MIT Press

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The MIT Press is the only university press in the United States whose list is based in science and technology. This does not mean that science and engineering are all we publish, but it does mean that we are committed to the edges and frontiers of the world—to exploring new fields and new modes of inquiry. (For a time we described our publishing program as chasing "The Moving Frontier," but we've moved beyond even that.) We publish about 200 new books a year and over 30 journals. We are a major publishing presence in fields as diverse as architecture, social theory, economics, cognitive science, and computational science, and we have a long-term commitment to both design excellence and the efficient and creative use of new technologies. Our goal is to create books and journals that are challenging, creative, attractive, and yet affordable to individual readers.

Our history starts in 1926 when the physicist Max Born visited the Massachusetts Institute of Technology to deliver a set of lectures on Problems of Atomic Dynamics. The Institute published the lectures under its own imprint, and that book is numbered 1 in the archives of The MIT Press. In 1932, James R. Killian, Jr.—editor of the Institute's alumni magazine and future scientific adviser to President Kennedy and tenth president of MIT—engineered the creation of an Institute-sponsored imprint called Technology Press, which published eight titles over the next five years. In 1937, John Wiley & Sons took on editorial and marketing functions for the young imprint, which during the next 25 years published 125 titles. In 1962, MIT amicably severed the Wiley connection and upgraded its imprint to an independent publishing house, naming it The MIT Press. One of the independent Press's first new employees was graphic innovator Muriel Cooper, who designed our distinctive logo and set the course for the design innovations that have been a hallmark of the Press's work to the present day. A Journals division was added in 1968, and a European marketing office was opened in 1969. (Today we sell a higher proportion of our products outside the United States than any other U.S. university press.)

The creative burst and explosive growth of the 1960s slackened with the library cutbacks of the early 1970s, and by the end of that decade the Press knew that it had to rethink what it was doing. We developed a strategy of focusing the list on a few key areas and publishing in depth in those areas. The initial core consisted of architecture, computer science and artificial intelligence, economics, and the emerging interdiscipline of cognitive science. The plan worked wonderfully, and by the mid-1980s the Press was again thriving. As the list developed, occasional offshoots sprouted (neuroscience, for example, was spun off from cognitive science in 1987), while a few smaller areas in which we continued to publish—technology studies, aesthetic theory, design, and social theory—have remained viable and interesting components of what has become a unique mix. Our latest addition was an environmental science list, started in the early 1990s.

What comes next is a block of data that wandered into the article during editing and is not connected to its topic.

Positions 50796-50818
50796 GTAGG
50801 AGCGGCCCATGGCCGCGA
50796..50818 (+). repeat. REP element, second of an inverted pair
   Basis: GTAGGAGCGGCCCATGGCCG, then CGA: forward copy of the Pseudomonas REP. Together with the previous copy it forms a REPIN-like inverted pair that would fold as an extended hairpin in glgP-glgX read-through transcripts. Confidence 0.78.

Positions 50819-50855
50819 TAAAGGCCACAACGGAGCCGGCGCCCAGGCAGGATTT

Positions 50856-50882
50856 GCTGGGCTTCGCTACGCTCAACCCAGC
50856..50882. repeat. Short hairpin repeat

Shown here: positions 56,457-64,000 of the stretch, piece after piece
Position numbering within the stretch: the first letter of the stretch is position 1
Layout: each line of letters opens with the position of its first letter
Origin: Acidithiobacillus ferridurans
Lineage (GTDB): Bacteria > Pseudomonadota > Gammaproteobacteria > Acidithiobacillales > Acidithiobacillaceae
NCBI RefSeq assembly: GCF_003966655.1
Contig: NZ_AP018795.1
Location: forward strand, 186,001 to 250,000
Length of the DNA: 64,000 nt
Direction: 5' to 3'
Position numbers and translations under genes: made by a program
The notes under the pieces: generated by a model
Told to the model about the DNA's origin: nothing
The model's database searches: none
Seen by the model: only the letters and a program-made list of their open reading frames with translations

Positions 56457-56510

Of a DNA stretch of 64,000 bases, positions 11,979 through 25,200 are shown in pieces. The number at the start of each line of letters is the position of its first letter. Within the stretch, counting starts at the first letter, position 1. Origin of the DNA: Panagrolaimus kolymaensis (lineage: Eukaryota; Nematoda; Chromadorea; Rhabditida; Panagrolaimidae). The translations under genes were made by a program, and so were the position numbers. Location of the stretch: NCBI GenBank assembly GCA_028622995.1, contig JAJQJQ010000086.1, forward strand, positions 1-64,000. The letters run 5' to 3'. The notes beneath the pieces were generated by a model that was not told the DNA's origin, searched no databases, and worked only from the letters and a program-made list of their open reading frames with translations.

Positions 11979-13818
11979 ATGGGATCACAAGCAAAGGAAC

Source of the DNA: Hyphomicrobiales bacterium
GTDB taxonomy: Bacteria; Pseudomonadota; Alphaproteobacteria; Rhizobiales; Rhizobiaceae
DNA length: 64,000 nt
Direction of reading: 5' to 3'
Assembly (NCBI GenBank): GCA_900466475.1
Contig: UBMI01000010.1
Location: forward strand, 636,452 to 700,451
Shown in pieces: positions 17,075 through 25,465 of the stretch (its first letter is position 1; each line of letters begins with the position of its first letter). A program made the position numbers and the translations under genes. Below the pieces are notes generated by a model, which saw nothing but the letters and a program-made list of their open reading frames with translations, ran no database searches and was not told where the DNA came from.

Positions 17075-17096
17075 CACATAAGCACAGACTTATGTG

Today the Press continues to thrive. In fact, our archive received book 9000 in January 2010.

The Press's enthusiasm for innovation is reflected in our continuing exploration of the electronic frontier. Since the late 1960s, we have experimented with generation after generation of electronic publishing tools. From those messy paper-tape systems through IBM Composers to our present-day use of direct-to-press production technologies, our intensive use of the Internet, and our commitment to new electronic products—whether digital journals or entirely new forms of communication—we have continued to look for the most efficient and effective means to serve our readership. These readers have come to expect excellence from our products, and they can count on us to maintain a commitment to producing rigorous and innovative information products in whatever forms the future of publishing may bring.

John Maeda - Redesigning Leadership (Simplicity: Design, Technology, Business, Life)

Year of Publication: 
2011
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When designer and computer scientist John Maeda was tapped to be president of the celebrated Rhode Island School of Design in 2008, he had to learn how to be a leader quickly. He had to transform himself from a tenured professor—with a love of argument for argument's sake and the freedom to experiment—into the head of a hierarchical organization. The professor is free to speak his mind against "the man." The college president is "the man." Maeda has had to teach himself, through trial and error, about leadership.

Andrew Feenberg - Between Reason and Experience: Essays in Technology and Modernity

Year of Publication: 
2010